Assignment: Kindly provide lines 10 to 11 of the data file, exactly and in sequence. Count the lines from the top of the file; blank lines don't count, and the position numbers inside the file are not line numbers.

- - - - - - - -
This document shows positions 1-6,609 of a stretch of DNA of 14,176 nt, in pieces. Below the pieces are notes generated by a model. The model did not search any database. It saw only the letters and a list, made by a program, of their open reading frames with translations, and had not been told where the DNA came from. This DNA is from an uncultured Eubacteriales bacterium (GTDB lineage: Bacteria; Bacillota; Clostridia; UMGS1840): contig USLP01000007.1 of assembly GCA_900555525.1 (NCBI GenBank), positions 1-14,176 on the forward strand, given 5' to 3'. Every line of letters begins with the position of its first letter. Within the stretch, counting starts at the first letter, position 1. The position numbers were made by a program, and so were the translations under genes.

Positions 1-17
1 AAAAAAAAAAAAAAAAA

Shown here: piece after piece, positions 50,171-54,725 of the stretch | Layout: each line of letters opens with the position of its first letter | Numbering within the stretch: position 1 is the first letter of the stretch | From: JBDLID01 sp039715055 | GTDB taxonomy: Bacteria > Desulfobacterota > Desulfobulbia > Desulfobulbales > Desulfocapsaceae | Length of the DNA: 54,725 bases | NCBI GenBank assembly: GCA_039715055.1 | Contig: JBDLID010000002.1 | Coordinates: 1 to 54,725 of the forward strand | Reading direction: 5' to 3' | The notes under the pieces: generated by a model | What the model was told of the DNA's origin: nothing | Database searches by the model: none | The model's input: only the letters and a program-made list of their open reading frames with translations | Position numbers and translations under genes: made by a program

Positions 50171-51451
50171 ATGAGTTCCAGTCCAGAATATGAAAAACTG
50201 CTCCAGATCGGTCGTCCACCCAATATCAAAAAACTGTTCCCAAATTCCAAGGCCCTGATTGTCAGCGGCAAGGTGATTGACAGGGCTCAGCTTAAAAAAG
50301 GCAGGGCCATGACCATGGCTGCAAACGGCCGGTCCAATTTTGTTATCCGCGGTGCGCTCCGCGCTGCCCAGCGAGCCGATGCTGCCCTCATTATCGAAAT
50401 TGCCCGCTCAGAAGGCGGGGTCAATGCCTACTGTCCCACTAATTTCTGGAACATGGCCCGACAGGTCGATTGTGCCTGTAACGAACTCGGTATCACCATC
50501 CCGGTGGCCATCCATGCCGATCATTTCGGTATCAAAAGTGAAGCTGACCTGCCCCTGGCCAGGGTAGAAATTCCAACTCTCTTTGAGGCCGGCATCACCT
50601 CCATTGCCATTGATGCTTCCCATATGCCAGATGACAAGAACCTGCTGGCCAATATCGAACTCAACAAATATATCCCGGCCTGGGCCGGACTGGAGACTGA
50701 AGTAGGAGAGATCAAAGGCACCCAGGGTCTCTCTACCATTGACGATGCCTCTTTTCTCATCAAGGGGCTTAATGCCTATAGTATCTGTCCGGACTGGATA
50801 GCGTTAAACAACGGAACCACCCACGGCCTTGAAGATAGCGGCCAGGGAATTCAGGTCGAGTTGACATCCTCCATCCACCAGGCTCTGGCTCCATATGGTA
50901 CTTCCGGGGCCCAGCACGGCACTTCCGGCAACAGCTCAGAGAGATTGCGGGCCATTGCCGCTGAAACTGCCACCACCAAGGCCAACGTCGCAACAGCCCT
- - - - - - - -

50501 CCGGTGGCCATCCATGCCGATCATTTCGGTATCAAAAGTGAAGCTGACCTGCCCCTGGCCAGGGTAGAAATTCCAACTCTCTTTGAGGCCGGCATCACCT
50601 CCATTGCCATTGATGCTTCCCATATGCCAGATGACAAGAACCTGCTGGCCAATATCGAACTCAACAAATATATCCCGGCCTGGGCCGGACTGGAGACTGA